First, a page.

The class of 2020 will be in the Amon G. Carter Stadium on May 7 to celebrate their graduation. (Heesoo Yang/Staff Photographer)

TCU is preparing an official send-off for the Class of 2020 after a year filled with delays and postponements due to COVID-19.

The university announced earlier this spring that a ‘make up’ graduation for the class of 2020 will be held in person in Amon G. Carter Stadium on May 7. 

Those who plan on coming back are happy to have the opportunity to return to campus and walk the stage. 

“I’m grateful 2020 graduates are able to experience commencement,” said Morgan McBride. who earned a degree in communications and child development. “We put a lot into our four years at TCU and deserve the experience graduates have had prior to COVID.”

Morgan McBride is pictured in front of Frog Fountain with her graduation cap. (Photo courtesy of Morgan McBride)

The ability to walk for graduation is not only important to McBride, but for her entire family. 

“I’m coming back for commencement because I want my hard work to be recognized. More importantly, my family deserves this celebration,” she said. “I’m the first child of six to graduate from college, so this is a family affair. Every family member had become a TCU fan during my time there, and they wouldn’t miss it for the world.” 

Mary Elizabeth Monroe, who earned a degree in news and media studies, said that in-person graduation meant a lot to her family as well. 

“In-person graduation was important to me because I am the first grandchild to graduate and I wanted my grandparents to be able to see me graduate,” Monroe said. 

Monroe is unable to attend the make up commencement due to conflicting commitments. 

“I am still disappointed that I can’t make in-person graduation,” Monroe said. “But since it has been close to a year since I actually graduated, I’m not as disappointed as I was the first time.”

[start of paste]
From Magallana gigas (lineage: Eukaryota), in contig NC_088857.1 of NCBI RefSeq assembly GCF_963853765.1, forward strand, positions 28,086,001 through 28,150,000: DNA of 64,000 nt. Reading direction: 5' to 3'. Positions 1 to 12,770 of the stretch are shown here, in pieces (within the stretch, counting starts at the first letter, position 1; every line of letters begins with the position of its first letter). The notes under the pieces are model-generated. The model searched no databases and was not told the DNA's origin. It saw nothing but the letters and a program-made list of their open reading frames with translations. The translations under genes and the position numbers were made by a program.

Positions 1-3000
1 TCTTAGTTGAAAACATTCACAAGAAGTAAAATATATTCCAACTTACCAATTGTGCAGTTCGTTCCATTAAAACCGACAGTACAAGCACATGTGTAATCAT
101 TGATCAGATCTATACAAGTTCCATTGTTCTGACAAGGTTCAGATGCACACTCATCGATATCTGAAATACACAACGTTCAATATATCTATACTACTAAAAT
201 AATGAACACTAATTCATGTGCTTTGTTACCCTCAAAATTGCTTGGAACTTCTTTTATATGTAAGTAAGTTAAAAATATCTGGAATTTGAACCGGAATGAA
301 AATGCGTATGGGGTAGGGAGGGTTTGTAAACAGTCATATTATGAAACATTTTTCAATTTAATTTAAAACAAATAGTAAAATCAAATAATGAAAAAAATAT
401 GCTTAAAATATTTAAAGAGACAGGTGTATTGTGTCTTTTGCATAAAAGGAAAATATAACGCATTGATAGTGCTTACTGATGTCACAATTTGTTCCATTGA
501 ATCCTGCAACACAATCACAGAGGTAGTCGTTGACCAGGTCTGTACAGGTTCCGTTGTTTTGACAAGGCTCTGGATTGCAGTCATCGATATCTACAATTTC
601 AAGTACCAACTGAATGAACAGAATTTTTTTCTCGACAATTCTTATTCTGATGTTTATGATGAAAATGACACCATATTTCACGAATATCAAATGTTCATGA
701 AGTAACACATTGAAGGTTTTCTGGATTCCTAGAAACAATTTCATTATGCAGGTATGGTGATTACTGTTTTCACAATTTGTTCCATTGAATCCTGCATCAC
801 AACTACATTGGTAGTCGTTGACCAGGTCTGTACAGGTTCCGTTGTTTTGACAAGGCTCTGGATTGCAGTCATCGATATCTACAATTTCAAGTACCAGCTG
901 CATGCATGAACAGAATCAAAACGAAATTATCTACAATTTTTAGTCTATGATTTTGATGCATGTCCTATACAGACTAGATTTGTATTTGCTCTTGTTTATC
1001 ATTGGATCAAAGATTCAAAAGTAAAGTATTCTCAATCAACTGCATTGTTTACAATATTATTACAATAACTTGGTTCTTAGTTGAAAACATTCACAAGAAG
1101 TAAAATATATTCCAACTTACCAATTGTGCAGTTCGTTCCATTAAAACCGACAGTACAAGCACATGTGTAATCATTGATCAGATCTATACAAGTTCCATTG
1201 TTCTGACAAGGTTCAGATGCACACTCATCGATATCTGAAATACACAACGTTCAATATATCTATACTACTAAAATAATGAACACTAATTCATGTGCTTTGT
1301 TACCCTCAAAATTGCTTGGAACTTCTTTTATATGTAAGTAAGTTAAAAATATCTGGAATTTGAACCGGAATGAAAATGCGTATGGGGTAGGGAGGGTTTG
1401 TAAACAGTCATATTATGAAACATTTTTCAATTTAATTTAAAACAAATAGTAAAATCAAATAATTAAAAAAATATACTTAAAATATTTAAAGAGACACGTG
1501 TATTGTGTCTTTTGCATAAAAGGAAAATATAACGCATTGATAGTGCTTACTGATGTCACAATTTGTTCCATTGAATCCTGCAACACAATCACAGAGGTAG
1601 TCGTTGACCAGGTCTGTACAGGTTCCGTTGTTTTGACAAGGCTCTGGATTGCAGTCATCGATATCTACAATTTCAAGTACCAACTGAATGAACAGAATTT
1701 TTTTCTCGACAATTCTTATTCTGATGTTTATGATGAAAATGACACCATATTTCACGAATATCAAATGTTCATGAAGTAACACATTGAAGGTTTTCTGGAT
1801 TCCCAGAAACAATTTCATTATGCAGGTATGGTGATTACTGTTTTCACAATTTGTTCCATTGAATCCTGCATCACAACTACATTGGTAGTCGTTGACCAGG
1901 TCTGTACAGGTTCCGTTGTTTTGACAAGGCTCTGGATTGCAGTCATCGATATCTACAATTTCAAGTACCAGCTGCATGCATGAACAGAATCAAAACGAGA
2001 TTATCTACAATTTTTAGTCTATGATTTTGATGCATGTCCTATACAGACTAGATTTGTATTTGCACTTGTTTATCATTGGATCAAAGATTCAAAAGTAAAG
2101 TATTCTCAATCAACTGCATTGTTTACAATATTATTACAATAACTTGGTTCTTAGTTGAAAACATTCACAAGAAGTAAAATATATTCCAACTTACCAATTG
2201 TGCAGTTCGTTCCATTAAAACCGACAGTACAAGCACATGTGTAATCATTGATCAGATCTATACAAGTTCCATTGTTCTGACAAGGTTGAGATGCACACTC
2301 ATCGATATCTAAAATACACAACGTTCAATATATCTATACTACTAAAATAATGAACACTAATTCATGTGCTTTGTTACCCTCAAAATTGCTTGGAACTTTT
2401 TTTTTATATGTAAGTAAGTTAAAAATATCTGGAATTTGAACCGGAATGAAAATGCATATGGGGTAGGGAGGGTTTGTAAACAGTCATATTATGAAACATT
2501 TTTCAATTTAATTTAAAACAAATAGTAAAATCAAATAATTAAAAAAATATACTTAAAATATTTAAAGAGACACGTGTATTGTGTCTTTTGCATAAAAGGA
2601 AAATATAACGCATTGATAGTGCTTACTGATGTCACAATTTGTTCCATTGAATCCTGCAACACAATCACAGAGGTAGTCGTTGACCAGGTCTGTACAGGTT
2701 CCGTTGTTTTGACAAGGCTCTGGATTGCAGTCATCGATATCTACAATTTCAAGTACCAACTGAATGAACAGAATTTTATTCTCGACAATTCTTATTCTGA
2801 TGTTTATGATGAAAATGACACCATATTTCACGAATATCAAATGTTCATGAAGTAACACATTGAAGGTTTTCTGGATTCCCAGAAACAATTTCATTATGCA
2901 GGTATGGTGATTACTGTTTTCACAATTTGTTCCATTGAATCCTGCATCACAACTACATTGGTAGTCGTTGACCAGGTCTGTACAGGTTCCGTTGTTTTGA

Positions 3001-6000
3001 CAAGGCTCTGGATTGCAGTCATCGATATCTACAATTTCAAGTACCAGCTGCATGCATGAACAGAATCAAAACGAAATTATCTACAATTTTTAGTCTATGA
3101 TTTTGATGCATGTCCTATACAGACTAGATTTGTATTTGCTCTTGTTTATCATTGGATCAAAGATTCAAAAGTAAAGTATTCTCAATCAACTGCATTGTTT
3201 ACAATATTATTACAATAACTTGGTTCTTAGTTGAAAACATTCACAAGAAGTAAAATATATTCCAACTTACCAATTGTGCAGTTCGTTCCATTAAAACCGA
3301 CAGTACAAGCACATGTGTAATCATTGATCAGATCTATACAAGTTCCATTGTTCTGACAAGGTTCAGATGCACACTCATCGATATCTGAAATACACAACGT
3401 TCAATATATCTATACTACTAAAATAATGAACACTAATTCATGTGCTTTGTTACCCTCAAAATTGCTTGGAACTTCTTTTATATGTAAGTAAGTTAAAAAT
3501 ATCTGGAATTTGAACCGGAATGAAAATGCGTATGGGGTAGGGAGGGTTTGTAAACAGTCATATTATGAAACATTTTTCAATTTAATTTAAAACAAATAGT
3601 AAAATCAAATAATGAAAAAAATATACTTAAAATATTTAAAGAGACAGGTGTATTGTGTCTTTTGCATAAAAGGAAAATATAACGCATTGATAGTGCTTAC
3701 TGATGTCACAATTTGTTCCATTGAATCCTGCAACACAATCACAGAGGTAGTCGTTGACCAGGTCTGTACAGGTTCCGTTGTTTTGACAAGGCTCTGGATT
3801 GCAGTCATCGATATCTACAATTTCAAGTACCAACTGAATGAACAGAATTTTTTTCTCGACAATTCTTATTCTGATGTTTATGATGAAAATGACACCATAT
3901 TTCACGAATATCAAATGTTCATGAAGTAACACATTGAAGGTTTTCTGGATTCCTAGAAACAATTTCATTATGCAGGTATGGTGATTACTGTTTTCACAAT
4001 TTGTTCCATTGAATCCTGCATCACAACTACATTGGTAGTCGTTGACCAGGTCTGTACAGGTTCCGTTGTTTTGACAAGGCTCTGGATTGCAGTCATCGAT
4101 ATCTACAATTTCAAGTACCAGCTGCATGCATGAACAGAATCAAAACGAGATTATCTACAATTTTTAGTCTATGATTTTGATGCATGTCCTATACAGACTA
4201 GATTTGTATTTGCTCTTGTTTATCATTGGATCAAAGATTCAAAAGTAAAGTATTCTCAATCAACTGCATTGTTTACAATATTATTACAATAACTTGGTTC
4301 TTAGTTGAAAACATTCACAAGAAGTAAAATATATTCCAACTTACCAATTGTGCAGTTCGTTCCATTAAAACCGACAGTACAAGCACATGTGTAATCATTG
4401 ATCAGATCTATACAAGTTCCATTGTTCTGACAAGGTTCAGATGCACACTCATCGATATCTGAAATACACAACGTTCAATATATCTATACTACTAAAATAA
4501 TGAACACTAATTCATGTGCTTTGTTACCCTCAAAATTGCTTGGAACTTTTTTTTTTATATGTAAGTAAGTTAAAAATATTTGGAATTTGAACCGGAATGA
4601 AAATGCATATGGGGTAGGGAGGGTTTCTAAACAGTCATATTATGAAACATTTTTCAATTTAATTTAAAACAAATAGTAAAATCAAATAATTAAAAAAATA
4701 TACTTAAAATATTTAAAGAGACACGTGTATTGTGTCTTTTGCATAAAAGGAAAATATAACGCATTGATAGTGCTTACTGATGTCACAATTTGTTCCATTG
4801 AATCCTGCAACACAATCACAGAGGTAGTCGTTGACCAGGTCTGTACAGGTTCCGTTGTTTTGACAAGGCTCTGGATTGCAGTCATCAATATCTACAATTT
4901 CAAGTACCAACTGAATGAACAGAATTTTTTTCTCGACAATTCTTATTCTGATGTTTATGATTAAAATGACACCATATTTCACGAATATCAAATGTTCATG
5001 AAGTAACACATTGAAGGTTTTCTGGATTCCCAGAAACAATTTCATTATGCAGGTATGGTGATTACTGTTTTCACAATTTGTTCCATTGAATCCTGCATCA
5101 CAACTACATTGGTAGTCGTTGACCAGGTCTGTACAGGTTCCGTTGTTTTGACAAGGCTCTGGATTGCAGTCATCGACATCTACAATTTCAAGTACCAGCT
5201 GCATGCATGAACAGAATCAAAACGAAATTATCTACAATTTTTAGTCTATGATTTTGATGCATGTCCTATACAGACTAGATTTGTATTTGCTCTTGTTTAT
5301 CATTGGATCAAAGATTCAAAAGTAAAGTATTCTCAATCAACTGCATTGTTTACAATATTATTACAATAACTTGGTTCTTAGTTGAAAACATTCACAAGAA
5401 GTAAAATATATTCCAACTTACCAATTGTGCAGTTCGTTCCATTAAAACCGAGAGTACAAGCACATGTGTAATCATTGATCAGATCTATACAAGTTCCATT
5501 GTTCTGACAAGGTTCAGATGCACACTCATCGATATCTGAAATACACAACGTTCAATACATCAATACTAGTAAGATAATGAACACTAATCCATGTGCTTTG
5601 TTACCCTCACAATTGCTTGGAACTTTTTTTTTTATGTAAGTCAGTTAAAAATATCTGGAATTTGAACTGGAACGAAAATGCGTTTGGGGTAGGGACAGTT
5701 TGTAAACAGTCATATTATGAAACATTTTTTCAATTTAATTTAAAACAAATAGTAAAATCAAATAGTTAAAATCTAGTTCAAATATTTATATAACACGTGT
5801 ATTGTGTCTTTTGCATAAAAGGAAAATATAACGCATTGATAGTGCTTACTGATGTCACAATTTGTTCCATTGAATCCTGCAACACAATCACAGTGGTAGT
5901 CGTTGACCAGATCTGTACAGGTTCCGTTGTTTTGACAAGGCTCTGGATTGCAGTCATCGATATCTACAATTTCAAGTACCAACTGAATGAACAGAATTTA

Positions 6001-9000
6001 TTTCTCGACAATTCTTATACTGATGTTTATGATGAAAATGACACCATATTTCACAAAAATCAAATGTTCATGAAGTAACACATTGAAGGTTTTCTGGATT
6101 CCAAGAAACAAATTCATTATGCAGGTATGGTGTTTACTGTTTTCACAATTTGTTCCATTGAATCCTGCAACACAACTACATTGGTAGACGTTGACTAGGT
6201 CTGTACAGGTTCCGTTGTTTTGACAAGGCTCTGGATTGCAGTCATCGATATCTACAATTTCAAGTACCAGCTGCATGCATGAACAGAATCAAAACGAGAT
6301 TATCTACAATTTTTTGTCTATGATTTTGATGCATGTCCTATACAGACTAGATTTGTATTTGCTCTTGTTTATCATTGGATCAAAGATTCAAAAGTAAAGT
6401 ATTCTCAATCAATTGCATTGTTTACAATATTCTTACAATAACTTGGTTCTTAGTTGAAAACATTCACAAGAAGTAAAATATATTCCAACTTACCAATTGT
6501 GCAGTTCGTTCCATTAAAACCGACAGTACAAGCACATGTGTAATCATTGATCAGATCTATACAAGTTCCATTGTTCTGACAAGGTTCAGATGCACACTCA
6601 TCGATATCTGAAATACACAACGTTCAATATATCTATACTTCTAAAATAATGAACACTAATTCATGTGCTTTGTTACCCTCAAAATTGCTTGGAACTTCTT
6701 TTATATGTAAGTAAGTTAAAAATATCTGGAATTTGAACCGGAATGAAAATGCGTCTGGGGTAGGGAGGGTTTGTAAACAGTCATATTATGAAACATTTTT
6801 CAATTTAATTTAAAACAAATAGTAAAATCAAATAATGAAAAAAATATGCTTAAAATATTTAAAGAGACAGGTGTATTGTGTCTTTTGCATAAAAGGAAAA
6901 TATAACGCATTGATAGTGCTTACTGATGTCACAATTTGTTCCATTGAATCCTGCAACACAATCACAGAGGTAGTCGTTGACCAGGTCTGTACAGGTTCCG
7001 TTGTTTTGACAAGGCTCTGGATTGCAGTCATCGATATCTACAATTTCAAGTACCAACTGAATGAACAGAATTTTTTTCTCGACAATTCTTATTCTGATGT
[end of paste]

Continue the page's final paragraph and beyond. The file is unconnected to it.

COVID-19 forced last year’s graduation to take place virtually, but the ceremony was unsatisfactory to students and faculty

Olivia Moody posed for a picture in her graduation gown in the TCU Commons.
Olivia Moody posed for a picture in her graduation gown in the TCU Commons. (Photo courtesy of Olivia Moody)

Olivia Moody, journalism degree alumni, was disappointed in the virtual graduation hosted by TCU. 

“Virtual graduation was extremely disappointing,” Moody said. “The class of 2020 got zero closure on our years at TCU.”

Dominic Tovani, who earned his degree in film, television and digital media, echoed Moody.

“Virtual graduation was very disappointing, I didn’t even watch it,” Tovani said. “I am happy about grads getting to come back for a graduation celebration because I know a lot of people still wanted to walk, but at this point, I am over it. I won’t be walking.”

A new stage

Those who don’t plan on returning said they are at new stages in their lives.

“In-person graduation is crucial. I won’t be coming back to walk this year,” Moody said. “I feel like I have already moved on to the next phase of my life. I also do not want to take away from the class of 2021.” 

Matt Mayer, marketing major and finance minor, also made the decision not to participate. 

“Personally, I will not be walking this coming spring with the 2021 graduates,” Mayer said. “Many of my former classmates I have spoken to feel as though it is not truly a 2020 graduate ceremony and therefore will not be walking.” 

Although a makeup commencement is taking place, COVID-19 still places restrictions on students and their families. 

“Personally, my decision not to walk this coming spring is partly family traveling logistics with COVID-19, but also the shared feeling that this ceremony does not feel personal,” Mayer said. 

More information on graduation can be found here.

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